Attn half_pint: MDMA, the MDA and recreational drugs - was: "The Reluctant Thief"

Phil Stovell phil at stovell.org.uk
Mon Jul 21 12:31:55 EST 2003


On Fri, 18 Jul 2003 08:52:14 GMT in uk.community.policing, Jasbird
<jasbird#deletethis#@myrealbox.com> wrote:

>On Sun, 13 Jul 2003 10:54:38 +0100, "Joe Kelleher"
><jfk at bitREMOVE-THESE-CAPITAL-LETTERSsmart.com> wrote:
>
>>Jasbird wrote:
>>> But better than this, in the UK any
>>> judge can arbitrarily define a substance as an illegal drug even when
>>> that substance does not fall under the current written definitions in
>>> the MDA - The judge simply states that the new substance is a class A
>>> drug because, in his opinion, it should be - in the 'spirit' of the
>>> MDA.  Judgements such as this have already been made in UK law
>>> (regarding the N-hydroxy analog of MDMA).
>>
>>Have you got any further details of such judgements? I've not heard of
>>this before. Isn't N-hydroxy MDMA now properly listed?
>
>It was quite a story at the time. An ex-student had a fair amount of
>lab gear and chemicals at his parents home and had been touting his
>wares on the internet.
>
>I could find out about it but it would be quite a bit of research. I
>can't remember the time - (1996 to 1998 ?) - but it was certainly
>before all those other class A drugs were listed (in 1999?).  It was
>also before the Guardian started putting their archives online. The
>trial transcripts are available to those who know where to look but I
>lost the original news story ages ago.
>
>Here's what I have on it. Apologies - I got the details wrong.  This
>is what an anonymous poster said about it and this was my source.
>	__________	__________	__________	__________
>
>I took a close interest in that case, the case revolved around
>N-hydroxy 2cb versus 2cb and n-hydroxy DOB versus DOB. the defence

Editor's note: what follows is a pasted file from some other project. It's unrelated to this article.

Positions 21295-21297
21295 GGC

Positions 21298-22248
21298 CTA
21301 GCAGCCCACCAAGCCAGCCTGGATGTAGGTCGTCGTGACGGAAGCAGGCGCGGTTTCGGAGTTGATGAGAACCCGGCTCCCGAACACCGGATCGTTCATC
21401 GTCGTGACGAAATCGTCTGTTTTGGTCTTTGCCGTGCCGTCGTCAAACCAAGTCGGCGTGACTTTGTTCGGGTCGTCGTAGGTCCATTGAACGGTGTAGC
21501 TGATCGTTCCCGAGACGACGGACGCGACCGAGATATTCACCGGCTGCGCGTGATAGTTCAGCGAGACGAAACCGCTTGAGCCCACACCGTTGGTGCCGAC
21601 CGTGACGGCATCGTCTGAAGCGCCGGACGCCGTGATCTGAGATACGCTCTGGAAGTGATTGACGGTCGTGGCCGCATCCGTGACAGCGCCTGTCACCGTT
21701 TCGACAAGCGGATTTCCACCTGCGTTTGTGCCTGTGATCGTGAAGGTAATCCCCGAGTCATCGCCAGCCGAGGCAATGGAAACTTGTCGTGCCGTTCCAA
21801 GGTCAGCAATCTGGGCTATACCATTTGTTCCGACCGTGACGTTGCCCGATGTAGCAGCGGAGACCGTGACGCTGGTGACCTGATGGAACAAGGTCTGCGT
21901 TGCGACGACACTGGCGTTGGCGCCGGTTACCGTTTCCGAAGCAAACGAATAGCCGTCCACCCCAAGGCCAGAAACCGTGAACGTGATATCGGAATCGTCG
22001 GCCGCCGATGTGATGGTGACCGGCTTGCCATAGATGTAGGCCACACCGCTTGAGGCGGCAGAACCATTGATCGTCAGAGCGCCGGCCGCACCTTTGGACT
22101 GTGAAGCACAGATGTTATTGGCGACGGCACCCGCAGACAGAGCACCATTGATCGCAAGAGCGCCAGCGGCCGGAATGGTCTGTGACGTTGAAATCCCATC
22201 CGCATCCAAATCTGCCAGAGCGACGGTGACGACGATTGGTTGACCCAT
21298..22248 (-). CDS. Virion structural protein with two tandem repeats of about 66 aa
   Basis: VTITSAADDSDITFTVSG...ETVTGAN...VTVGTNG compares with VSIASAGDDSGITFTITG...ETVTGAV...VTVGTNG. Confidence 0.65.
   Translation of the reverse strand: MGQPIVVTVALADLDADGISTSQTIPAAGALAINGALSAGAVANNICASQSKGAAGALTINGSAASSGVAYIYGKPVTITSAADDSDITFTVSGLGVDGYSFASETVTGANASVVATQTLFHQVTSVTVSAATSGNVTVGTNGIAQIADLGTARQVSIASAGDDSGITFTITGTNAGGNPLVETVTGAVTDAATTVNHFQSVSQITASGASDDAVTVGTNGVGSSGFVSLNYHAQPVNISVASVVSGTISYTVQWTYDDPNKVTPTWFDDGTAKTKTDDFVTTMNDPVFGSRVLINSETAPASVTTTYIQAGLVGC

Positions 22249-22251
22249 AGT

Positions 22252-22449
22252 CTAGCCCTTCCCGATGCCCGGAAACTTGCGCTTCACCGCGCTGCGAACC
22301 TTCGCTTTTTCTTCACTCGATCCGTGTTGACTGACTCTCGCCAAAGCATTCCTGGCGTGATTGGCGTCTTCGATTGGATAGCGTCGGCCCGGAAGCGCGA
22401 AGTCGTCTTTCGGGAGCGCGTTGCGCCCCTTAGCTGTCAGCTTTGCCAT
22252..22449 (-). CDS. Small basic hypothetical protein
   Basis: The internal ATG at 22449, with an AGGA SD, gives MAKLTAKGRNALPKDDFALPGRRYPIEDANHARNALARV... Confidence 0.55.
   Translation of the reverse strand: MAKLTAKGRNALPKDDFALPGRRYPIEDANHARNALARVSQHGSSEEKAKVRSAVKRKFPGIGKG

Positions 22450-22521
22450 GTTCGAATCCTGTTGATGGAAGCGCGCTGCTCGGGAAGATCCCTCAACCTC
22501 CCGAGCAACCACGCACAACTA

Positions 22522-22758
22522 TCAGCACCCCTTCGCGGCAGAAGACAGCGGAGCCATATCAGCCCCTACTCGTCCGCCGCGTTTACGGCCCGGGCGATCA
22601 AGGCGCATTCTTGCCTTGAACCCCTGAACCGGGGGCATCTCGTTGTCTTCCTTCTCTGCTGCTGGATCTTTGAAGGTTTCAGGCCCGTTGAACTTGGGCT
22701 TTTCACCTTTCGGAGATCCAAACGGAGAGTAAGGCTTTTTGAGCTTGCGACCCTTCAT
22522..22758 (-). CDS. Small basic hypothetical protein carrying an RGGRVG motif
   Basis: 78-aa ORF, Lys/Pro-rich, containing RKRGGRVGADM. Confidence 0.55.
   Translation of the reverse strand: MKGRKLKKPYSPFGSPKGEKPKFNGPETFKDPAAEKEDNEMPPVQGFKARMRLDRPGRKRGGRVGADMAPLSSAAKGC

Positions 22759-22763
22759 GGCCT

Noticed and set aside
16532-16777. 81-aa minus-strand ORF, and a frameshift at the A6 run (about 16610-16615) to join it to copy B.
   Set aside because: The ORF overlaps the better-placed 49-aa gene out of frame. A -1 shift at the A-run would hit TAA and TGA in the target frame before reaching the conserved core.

>case was that the defendant was making n-oh 2cb (which wasn't and
>still isn't illegal despite the trial judges numerous attempt to rule
>that it was) and if the substance was in fact 2cb containing then this
>was either accidentally created by a botched synthesis or was an
>artifact of analysis. the prosecution case was based on dubious
>assumptions regarding the stability of n-oh 2cb particularily to heat.
>however the jury were so stupid that they couldn't follow the
>complexities of the chemistry and convicted anyway simply because the
>simplistic prosecution case was easier to understand than the defence
>case. it has since been shown that the product of the synthesis is
>indeed almost pure n-oh 2cb which decomposes during the final workup
>used into 2cb and an oxime. further more there remains no trace of the
>oxime in the accidentally made 2cb (this was vital to the prosecution
>assumption that the product was deliberately synthesised 2cb and not
>accidentally synthesised from n-oh 2cb). Basically science was
>bloodied and abused in that court room. The noble art of chemistry was
>dragged down. from waht i have heard the chemist involved was so
>disillusioned with British 'justice' that he has no intention of
>appealing and has turned his back on the field of psychedelic
>chemistry.

Jas,

The word "health" seems singularly absent from your recent messages. I
understood from Claude et al that substances such as these were banned to
protect people's health, not to fund barristers' piss-ups.

Why don't you mention the adverse health factors driving the criminalising of
these (possibly non existent) substances?

Cheers,
Phil.
-- 
Phil Stovell
South Hampshire, UK



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